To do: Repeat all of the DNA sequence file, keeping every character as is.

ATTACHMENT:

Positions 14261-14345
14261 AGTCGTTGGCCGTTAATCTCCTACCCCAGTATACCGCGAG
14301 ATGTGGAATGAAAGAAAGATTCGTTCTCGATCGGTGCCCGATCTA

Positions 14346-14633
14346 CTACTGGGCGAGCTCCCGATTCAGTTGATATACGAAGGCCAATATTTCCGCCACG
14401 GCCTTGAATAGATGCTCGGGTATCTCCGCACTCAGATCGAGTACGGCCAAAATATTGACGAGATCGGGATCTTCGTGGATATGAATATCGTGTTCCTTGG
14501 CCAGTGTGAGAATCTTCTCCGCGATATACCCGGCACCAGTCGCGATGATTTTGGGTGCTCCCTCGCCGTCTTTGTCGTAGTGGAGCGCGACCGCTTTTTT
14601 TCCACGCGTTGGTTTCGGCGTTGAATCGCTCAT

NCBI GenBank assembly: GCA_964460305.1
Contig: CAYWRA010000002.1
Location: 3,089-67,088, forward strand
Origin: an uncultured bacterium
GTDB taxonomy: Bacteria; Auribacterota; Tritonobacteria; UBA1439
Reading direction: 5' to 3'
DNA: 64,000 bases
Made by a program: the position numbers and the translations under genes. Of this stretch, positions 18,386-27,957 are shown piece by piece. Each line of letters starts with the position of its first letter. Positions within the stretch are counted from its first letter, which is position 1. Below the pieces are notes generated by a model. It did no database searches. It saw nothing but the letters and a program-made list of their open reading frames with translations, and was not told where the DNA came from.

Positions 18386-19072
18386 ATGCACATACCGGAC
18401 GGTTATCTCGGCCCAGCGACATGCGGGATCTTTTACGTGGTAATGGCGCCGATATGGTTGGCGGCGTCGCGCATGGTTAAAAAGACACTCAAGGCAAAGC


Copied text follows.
Positions 14261-14345
14261 AGTCGTTGGCCGTTAATCTCCTACCCCAGTATACCGCGAG
14301 ATGTGGAATGAAAGAAAGATTCGTTCTCGATCGGTGCCCGATCTA

Positions 14346-14633
14346 CTACTGGGCGAGCTCCCGATTCAGTTGATATACGAAGGCCAATATTTCCGCCACG
14401 GCCTTGAATAGATGCTCGGGTATCTCCGCACTCAGATCGAGTACGGCCAAAATATTGACGAGATCGGGATCTTCGTGGATATGAATATCGTGTTCCTTGG
14501 CCAGTGTGAGAATCTTCTCCGCGATATACCCGGCACCAGTCGCGATGATTTTGGGTGCTCCCTCGCCGTCTTTGTCGTAGTGGAGCGCGACCGCTTTTTT
14601 TCCACGCGTTGGTTTCGGCGTTGAATCGCTCAT

NCBI GenBank assembly: GCA_964460305.1
Contig: CAYWRA010000002.1
Location: 3,089-67,088, forward strand
Origin: an uncultured bacterium
GTDB taxonomy: Bacteria; Auribacterota; Tritonobacteria; UBA1439
Reading direction: 5' to 3'
DNA: 64,000 bases
Made by a program: the position numbers and the translations under genes. Of this stretch, positions 18,386-27,957 are shown piece by piece. Each line of letters starts with the position of its first letter. Positions within the stretch are counted from its first letter, which is position 1. Below the pieces are notes generated by a model. It did no database searches. It saw nothing but the letters and a program-made list of their open reading frames with translations, and was not told where the DNA came from.

Positions 18386-19072
18386 ATGCACATACCGGAC
18401 GGTTATCTCGGCCCAGCGACATGCGGGATCTTTTACGTGGTAATGGCGCCGATATGGTTGGCGGCGTCGCGCATGGTTAAAAAGACACTCAAGGCAAAGC